Using React server/client components with Rescript (React 18/NextJS 13)

I’ve spend a bit of time playing around with NextJS’s experimental app/ directory setup which introduces React’s new server components (RSC), but it seems like it’s not possible use the new features with Rescript.

How it currently works is that you add a 'use client'; directive at the top of the file in which you define client components. I can’t figure out how/if this can be done in Rescript. Using %%raw() does not seem to work since it appears after the imports even if you use it on line 1. Is there any other way I can get around this?

Also, it seems like colocating pages (always named page.<ext>), and layouts (always named layout.<ext>) with components is the convention that is being advocated for when it comes to the app/ directory in NextJS 13+. Since it’s not possible to have the pages and layouts in Rescript anymore because the naming convention means code duplication, following this would mean mixing .res and .js files in the same directory. I understand that the no-duplicate-filenames is very intentional, but could it make sense to have some kind of escape hatch for this, given that you’re fine with the contents of these files not being possible to import elsewhere?

Regardless use client.

You can specify a js script that runs after every file compilation - Build System Configuration | ReScript Language Manual

I made a script postProcessJS.cjs:

const fs = require("fs");
const parser = require("@babel/parser");
const t = require("@babel/types");
const generate = require("@babel/generator").default;
const traverse = require("@babel/traverse").default;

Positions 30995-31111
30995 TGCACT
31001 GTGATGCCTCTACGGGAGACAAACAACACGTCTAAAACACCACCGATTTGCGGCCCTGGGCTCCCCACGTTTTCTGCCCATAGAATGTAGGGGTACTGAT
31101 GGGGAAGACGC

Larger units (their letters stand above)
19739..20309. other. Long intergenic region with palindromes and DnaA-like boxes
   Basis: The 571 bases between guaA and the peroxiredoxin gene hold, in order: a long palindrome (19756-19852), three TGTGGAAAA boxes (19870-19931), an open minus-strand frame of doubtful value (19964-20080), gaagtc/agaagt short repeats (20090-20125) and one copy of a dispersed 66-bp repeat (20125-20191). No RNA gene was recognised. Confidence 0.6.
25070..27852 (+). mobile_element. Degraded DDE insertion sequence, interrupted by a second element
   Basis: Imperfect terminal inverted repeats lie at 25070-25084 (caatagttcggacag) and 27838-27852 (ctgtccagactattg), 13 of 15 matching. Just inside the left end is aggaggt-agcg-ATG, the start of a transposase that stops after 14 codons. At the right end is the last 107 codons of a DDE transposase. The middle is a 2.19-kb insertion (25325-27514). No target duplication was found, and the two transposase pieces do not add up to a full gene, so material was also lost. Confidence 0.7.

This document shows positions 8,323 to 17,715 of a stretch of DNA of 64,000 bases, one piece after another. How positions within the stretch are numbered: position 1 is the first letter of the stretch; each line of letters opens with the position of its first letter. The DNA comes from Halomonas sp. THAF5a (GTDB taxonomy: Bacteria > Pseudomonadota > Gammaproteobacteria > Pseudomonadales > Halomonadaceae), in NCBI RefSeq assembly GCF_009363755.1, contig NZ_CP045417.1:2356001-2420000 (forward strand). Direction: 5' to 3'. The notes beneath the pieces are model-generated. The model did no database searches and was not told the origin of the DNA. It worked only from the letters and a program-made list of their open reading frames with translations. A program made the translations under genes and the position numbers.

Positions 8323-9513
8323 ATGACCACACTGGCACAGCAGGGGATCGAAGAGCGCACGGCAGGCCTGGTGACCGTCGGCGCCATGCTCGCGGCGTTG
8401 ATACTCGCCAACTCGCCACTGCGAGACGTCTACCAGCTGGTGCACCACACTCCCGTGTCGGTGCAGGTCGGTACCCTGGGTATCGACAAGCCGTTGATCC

const [_nodePath, _scriptPath, filePath] = process.argv;
const useClientDirective = "use client";

let file = fs.readFileSync(filePath, "utf-8");

const ast = parser.parse(file, {
  sourceType: "module",
});

let hasUseClient = false;

traverse(ast, {
  StringLiteral: function (path) {
    if (path.node.value === useClientDirective) {
      hasUseClient = true;
      path.remove();
      return;
    }
  },
});

if (hasUseClient) {
  traverse(ast, {
    Program(path) {
      path.unshiftContainer("body", t.stringLiteral(useClientDirective));
    },
  });

  let modified = generate(ast).code;
  fs.writeFileSync(filePath, modified);
}

and included it in my bsconfig:

  "js-post-build": {
    "cmd": "path/to/node ../../postProcessJS.cjs"
  }

What it does - as soon as it spots use client string - it will remove it from the file and add on top of it (before imports);
So %%raw("use client") would work as intended.

Regardless file naming.
You can use the same approach with js-post-build - for example, you have CartPage.res, CartPage_Layout.res and CartPage_Error.res - you will create files via fs.writeFileSync and have /cart/page.mjs, /cart/layout.mjs, /cart/error.mjs.

Or you can simply create those js files by hand and import compiled from rescript file.
Something like /cart/page.mjs:

import { make as Component } from 'src/pages/cart/CartPage.mjs;

export default Component;
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We use this approach at my company, and I think it’s actually the best way of working with Next.js routing as of now.

Also, you can write it a little bit shorter:

export { make as default } from 'src/pages/cart/CartPage.mjs;

If I have time in the next year, I think of writing a small code-gen tool to generate the /pages directory with reexports. It’ll reduce manual labor and make the solution a little bit more typesafe.

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